Ford successfully orchestrated a splashy live television musical debut for its new brand Edsel in the fall of 1957. The program was a culmination of a multi-year project to establish a new division of Ford that would compete more directly with the likes of Oldsmobile, Buick, and DeSoto. Edsels promised to be notably different from the Mercury with which it shared most everything except styling.
Edsel was to be much more value-conscious than the new-for-’58 unibody Lincolns, which sought to move the brand upmarket after the almost instantaneous discontinuation of the Continental Division. After Frank Sinatra and Bing Crosby ushered in the Edsel name it was time to show off the all-new models in showrooms, and introduce a supposedly excited American consumer to the lineup.
Edsel received an honorary mention a couple of weeks ago, in our current Rare Rides Icons series on the Lincoln Mark cars. Then it was mentioned again the other day in Abandoned History’s coverage of the Cruise-O-Matic transmissions. It’s a sign. We need to talk about Edsel.
Much like the V20 Toyota Camry covered by Rare Rides recently, Honda’s CA generation Accord was a big, important step forward for Honda’s mainstream sedan. Designed for a global market and manufactured in many different countries, the CA Accord put the nameplate on the minds of many a middle-market American consumer. Let’s take a trip back in time, to when cars were still square.
The Toyota Camry made leaps and bounds after the model debuted as a sedan sub-variant of the Celica in 1980. The first Camry to stand on its own was the V10, a very boxy four-door on sale for just four years, from 1983 to 1986. In the North American market, the front-drive V10 Camry replaced the rear-drive Corona as Toyota’s compact offering. And though the V10 was designed in part with export markets like North America in mind, its successor the V20 used the North American customer as its starting place.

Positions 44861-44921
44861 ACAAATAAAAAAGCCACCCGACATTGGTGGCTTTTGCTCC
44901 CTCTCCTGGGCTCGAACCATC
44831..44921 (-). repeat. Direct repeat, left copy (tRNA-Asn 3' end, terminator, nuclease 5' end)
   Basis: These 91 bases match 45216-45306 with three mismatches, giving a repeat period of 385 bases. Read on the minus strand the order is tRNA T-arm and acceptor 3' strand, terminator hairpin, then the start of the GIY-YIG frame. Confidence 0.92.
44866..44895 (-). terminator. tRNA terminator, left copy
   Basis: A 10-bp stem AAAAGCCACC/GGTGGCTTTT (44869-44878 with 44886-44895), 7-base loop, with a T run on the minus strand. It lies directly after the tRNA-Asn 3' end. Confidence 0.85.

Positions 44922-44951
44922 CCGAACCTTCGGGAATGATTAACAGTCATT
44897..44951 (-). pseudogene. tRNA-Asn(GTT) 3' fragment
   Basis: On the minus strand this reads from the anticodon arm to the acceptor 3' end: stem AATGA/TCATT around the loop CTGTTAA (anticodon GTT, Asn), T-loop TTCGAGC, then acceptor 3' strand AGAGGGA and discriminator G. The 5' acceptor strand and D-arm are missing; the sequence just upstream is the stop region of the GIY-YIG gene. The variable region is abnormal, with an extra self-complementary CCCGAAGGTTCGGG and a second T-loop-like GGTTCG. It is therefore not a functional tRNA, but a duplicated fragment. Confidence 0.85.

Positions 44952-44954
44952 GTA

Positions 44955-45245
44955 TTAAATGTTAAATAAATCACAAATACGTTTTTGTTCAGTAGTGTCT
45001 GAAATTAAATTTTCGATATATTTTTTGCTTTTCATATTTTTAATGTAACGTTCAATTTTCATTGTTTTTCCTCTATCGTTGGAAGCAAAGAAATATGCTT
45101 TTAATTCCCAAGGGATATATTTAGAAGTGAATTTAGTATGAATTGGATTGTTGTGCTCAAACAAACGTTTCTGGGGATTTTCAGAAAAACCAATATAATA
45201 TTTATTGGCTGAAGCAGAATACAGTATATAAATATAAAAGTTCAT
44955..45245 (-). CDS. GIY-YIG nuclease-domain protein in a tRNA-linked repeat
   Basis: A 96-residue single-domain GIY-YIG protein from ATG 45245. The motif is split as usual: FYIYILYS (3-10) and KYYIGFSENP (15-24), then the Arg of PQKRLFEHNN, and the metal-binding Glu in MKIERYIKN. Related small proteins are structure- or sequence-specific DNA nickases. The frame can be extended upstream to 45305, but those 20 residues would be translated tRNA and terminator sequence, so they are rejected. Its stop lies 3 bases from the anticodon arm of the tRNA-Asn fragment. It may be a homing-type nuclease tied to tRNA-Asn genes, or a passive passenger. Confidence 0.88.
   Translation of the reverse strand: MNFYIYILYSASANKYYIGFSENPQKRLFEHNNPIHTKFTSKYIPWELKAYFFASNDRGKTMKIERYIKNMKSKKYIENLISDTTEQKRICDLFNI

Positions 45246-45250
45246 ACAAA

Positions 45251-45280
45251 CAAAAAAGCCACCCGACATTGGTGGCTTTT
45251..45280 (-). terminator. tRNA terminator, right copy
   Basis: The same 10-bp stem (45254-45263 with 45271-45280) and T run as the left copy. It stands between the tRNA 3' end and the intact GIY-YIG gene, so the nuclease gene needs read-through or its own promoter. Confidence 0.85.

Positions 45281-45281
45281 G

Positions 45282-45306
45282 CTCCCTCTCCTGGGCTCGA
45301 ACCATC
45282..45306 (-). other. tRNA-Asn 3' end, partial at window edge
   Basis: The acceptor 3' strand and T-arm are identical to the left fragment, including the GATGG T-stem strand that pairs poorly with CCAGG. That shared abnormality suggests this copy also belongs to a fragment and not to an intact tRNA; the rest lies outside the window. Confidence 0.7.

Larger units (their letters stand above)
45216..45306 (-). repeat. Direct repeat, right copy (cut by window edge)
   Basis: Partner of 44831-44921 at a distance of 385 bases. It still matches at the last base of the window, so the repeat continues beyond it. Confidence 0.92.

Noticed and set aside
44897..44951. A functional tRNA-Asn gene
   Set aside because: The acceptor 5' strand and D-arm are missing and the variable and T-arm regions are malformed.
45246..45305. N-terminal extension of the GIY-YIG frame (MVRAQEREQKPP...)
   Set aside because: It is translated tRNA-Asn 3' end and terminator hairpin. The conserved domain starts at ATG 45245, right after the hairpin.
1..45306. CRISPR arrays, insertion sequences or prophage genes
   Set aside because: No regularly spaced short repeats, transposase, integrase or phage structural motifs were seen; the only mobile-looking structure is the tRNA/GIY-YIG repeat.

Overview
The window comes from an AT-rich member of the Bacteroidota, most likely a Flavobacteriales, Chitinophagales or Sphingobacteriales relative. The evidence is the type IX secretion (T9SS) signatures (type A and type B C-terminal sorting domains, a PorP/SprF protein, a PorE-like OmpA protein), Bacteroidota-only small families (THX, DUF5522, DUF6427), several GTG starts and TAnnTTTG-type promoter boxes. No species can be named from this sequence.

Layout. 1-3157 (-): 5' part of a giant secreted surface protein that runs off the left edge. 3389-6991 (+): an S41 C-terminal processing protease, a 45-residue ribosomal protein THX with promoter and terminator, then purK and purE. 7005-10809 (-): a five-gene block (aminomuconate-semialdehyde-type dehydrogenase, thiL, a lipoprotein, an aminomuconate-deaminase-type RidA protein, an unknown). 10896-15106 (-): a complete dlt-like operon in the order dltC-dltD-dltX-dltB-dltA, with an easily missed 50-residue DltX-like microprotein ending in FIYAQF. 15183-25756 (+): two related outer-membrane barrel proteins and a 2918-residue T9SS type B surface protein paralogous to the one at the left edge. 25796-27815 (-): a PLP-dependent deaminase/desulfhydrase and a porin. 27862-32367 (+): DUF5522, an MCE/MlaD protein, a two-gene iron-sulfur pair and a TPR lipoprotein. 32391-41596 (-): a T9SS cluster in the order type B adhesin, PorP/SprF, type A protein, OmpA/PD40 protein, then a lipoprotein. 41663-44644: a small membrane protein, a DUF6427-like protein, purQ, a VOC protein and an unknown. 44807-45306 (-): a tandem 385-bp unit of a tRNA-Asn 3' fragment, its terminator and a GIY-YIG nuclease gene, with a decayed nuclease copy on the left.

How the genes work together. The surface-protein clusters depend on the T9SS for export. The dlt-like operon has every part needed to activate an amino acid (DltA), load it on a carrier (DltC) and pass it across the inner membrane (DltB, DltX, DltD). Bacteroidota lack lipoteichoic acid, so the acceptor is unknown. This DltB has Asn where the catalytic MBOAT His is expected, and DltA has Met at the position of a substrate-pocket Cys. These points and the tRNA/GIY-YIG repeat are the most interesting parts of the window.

The Pontiac Grand Prix was a long-term staple in Pontiac’s lineup, a Driving Excitement alternative to the Buick and Chevrolet cars with which it shared its various platforms. Though it faded from its initial personal luxury prominence, Grand Prix had one final V8 hurrah at the end of its life. It was a sort of return to form after many years with a maximum of six cylinders. Let’s check out some GXP goodness.
The Rare Rides series is a friend to the General Motors J-body. In 2018 we featured a 2000 Sunbird from ’83, in 2020 there was the ’84 Oldsmobile Firenza Cruiser, and earlier this year a ’91 Cavalier wagon.
But we’ve never featured the OG J-body main event, a first-gen Cavalier. Let’s go.
Rare Rides featured the no-nonsense sedan version of the 504 some time ago, an example which was the same model year as today’s cabriolet. But while the sedan 504 was targeted to the no-nonsense family car buyer, the cabriolet was considerably more upmarket.
Come along as we learn some more about the most exciting version of Peugeot’s long-lived 504.
Breathtaking, isn’t it? Just the right size, its lovely proportions carry off a premium look well. It was always a cut above the Camry and Accord with its superior drive and buttery smooth VG30 V6 as standard. Four-door Sports Car it was called, 4DSC stickers proudly on display. Nissan had a winner with that Maxima. But that Maxima was three decades ago, and after an experience with a 2020 Maxima, I’m here to tell you Nissan most definitely gives no more shits about its most expensive sedan.
The Rare Rides series has touched on the Ford Escort a couple of times before, via the sporty EXP and extra sporty Mercury Tracer LTS. And we’re back with more Escort today! This one carries no sporting pretense whatsoever, and unlike the prior two actually wears an Escort badge.
It’s an early wagon with the seldom-selected Squire package.
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